Carl Orff’s scenic cantata Carmina Burana(1936) is a gargantuan work and therefore ideal for the scope of Adelaide Symphony Orchestra’s eclectic Festival of Orchestra. The composer set to work after coming across an early 19th-century publication of a series of often bawdy and irreverent medieval verses written by monks during downtime from their chores. Though there’s no plot line as such, Orff has arranged the poems into four subjects – In Spring, In the Fields, In the Tavern and The Court of Love – bookended by the famous O Fortuna– a paean of sorts to the fickleness of fortune and the inevitability of man’s fate: death. Written during times of pestilence and plague, the subject matter remains entirely appropriate to our current trials and tribulations.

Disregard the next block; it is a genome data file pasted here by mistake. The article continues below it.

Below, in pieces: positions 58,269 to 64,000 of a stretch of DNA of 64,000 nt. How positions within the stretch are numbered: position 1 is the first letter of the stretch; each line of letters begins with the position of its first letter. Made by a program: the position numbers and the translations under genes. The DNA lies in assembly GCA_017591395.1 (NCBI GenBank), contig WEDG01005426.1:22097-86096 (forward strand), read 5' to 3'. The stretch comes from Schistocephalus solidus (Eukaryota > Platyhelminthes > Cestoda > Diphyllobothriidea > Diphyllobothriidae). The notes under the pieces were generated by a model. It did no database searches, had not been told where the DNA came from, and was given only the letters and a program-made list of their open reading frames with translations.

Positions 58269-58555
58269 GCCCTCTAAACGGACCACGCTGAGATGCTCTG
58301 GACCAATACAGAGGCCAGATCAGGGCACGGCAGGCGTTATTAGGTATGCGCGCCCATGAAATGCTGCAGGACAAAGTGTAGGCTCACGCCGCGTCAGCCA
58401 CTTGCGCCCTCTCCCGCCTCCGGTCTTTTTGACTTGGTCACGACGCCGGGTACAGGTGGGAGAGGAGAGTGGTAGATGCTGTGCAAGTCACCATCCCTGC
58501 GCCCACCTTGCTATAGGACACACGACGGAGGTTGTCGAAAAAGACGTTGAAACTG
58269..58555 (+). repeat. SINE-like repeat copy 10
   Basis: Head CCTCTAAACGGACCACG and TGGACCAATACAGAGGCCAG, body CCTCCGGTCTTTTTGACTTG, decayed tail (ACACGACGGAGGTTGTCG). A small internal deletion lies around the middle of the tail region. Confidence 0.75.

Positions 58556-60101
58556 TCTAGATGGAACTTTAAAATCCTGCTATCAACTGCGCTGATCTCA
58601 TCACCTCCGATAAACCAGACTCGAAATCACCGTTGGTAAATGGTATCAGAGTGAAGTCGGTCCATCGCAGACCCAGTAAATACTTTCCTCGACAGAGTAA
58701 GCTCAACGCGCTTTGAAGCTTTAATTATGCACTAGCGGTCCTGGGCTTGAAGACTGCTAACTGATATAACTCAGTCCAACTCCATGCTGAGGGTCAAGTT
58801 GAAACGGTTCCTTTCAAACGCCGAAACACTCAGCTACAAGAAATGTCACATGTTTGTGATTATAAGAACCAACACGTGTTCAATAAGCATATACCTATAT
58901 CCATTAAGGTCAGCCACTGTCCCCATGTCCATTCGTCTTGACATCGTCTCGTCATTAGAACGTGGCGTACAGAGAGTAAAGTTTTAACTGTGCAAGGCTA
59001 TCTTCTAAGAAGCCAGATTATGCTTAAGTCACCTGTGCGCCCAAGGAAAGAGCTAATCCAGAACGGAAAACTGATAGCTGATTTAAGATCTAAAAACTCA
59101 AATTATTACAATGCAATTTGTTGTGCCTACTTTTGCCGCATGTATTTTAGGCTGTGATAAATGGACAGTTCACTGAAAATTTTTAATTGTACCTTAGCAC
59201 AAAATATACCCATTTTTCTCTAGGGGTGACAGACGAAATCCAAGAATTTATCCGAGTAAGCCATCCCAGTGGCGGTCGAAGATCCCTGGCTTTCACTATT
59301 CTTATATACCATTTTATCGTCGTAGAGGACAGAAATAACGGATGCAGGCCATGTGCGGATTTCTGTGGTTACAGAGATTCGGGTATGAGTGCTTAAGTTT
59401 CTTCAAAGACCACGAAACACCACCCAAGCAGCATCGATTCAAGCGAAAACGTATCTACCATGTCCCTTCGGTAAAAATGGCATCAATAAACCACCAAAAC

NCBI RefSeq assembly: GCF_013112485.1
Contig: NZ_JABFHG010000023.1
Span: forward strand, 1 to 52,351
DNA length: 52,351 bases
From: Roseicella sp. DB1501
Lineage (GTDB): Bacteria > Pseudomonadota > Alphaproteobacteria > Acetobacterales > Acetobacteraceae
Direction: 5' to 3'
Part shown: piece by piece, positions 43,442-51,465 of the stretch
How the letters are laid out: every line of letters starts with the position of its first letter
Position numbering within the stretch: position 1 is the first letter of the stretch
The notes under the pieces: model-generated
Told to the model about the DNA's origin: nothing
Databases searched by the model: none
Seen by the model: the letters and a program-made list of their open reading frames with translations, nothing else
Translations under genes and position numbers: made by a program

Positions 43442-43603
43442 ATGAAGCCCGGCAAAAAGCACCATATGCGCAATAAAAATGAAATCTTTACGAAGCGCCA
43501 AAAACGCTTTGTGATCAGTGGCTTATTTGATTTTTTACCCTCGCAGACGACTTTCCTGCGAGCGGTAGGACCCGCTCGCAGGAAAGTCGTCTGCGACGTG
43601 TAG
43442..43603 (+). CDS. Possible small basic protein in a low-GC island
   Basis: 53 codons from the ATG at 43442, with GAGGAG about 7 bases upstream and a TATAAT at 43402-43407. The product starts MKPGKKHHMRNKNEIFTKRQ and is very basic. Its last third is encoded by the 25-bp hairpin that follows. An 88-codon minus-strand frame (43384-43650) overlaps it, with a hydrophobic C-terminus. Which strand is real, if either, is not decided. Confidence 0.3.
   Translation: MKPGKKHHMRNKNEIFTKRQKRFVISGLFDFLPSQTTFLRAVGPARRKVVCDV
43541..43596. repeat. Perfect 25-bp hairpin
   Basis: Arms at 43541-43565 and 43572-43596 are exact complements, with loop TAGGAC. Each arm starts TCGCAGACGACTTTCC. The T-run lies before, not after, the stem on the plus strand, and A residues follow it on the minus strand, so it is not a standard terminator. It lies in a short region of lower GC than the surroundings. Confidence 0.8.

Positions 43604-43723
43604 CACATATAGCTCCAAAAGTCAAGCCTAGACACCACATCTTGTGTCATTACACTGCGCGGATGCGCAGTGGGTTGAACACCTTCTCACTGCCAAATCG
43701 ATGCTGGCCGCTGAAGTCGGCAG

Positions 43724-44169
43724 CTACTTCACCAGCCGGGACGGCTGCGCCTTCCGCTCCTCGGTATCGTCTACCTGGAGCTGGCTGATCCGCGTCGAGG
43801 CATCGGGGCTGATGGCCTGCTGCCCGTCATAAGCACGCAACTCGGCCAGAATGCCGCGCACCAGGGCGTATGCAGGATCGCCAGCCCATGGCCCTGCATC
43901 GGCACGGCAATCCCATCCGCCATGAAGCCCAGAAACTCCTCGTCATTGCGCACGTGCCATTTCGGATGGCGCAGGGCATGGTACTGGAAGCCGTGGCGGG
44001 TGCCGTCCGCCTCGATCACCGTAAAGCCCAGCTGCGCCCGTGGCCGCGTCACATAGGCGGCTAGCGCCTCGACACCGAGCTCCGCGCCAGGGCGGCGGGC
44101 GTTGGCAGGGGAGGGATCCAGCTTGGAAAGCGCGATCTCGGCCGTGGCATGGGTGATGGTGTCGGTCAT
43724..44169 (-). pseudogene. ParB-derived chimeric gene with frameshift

Carmina Burana ASO

Whilst most works are heard to best advantage inside the concert hall, Orff’s Carmina Burana, at its most effective, demands huge Wagnerian choral and orchestral forces including two pianos and an extremely large battery of percussion. Here, everything went...